Articles and Commentaries |
March 9, 2018

Transforming India’s Economic Architecture

India is a $ 2.5 trillion economy that is growing by 7-10% a year. It is the seventh largest economy in the world in nominal terms. It took us 60 years to become a $1 trillion economy but only seven years after, we added another $2 trillion. We are expected to become $3 trillion by 2019-2020 and $4 trillion by 2024. In terms of global wealth creation our figures are doing what continents do. The other dimension to our economy is that we are still a poor country. Our GDP per capita is $1600 and this reflects in our rankings. Interestingly, both these facts continue to exist in parallel and the irony is that both are true. Therefore, it will require a lot of time and effort to make a difference to the lives of Indians. We must also be aware while talking about the Indian economy that this is not a normal economy.

It is in this context that the government under Prime Minister Modi was elected. To understand the Prime Minister’s reforms we need to understand “shared economy” — creating prosperity and sharing it. The contours of Prime Minister Modi’s economic reforms point to a few trends. First, there is a breakout trend. It is for the first time that India has started to think big about what it wants to achieve. The Prime Minister’s Make in India, Jan DhanYojana and Smart Cities are all big and ambitious projects.

Second, this government is following a two pronged approach, a top-down along with a bottom-up approach. The bottom-up approach emphasises inclusiveness while the top-down approach emphasises policies that accelerate growth through shared prosperity. Other elements of the top-down approach include unlocking state-controlled resources such as coal, oil and gas and telecom spectrum allocation where we raised $330 billion, $40 billion and $26 billion respectively.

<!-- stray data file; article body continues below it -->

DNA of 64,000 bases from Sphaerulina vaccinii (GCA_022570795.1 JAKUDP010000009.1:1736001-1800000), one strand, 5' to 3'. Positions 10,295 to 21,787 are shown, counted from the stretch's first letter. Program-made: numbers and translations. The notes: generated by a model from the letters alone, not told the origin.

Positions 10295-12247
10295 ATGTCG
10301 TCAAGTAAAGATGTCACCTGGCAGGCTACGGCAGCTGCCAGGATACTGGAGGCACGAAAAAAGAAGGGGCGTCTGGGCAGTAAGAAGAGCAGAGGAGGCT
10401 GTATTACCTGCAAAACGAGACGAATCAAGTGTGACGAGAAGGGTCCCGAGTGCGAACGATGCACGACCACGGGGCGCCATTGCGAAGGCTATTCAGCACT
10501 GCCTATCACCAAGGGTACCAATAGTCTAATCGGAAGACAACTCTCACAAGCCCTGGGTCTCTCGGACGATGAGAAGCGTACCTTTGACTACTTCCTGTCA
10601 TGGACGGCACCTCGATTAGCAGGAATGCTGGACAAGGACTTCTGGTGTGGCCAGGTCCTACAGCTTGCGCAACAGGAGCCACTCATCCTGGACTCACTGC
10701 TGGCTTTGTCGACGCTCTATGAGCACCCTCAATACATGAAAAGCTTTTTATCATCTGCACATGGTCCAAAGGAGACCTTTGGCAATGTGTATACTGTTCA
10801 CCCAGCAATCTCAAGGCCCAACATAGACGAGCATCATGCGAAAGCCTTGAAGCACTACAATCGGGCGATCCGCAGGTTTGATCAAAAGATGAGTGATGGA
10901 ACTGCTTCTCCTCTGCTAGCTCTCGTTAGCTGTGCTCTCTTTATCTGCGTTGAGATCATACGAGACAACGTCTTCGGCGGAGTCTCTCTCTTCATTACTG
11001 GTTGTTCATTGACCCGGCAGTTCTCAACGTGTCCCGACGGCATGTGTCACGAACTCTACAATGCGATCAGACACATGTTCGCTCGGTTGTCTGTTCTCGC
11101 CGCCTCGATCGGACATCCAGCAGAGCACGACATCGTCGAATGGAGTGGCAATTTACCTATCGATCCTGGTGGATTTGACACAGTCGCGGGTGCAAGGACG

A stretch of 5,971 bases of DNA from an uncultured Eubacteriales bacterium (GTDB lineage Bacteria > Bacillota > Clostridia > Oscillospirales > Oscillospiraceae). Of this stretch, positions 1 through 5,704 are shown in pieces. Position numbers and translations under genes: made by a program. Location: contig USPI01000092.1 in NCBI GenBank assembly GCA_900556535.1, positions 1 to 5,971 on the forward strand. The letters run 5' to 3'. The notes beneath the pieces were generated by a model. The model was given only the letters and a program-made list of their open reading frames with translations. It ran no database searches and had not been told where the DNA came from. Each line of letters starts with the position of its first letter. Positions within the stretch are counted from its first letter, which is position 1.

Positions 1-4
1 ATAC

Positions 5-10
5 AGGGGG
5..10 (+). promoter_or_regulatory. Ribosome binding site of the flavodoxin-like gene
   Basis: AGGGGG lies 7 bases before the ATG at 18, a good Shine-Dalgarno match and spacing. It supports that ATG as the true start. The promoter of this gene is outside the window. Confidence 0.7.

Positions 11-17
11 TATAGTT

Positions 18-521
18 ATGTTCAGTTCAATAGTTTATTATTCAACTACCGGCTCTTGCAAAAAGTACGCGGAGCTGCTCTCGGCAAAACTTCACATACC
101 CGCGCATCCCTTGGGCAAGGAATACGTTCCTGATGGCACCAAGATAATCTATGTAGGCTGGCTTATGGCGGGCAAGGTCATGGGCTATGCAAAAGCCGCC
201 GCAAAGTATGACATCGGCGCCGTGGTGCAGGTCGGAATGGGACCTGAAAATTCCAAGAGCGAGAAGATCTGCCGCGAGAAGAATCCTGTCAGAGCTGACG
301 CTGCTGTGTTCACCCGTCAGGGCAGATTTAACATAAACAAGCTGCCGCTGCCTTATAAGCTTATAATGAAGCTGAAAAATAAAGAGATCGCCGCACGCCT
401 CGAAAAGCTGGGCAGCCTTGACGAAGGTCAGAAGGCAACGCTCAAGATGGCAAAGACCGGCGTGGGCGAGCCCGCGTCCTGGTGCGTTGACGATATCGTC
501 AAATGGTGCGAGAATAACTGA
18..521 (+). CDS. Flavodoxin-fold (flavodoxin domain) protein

Third, we recognise that we cannot accelerate growth without attracting investment. The dividends of the Prime Minister’s push to attract foreign investment are visible today – we are the largest receivers of FDI having doubled from approximately $30 billion four years ago to $65 billion today. Fourth, India introduced GST to create a common tax net. This progressive tax system is destination based, multistage and on value addition. Keeping aside the teething problems, GST alone will add $250 to $500 billion in incremental GDP and 1.5% to 2% increase in GDP per year. More importantly, it will reduce production costs by 10%. In the Indian context, these are very large numbers.

Fifth, an increase in GDP will not necessarily result in shared prosperity unless we create employment. The manufacturing sector can alone absorb a million people every month into the workforce but accounts for only 16% of our GDP. Economists suggest we need to increase this to 25-30% of our GDP to add hundred million jobs over the course of the next five years. Unfortunately we have not been able to reach these goals but the government has pushed for a growth in the sector through Make in India and indigenous defence procurement. Yet, constraints like cost of capital, skilled manpower and innovation remain.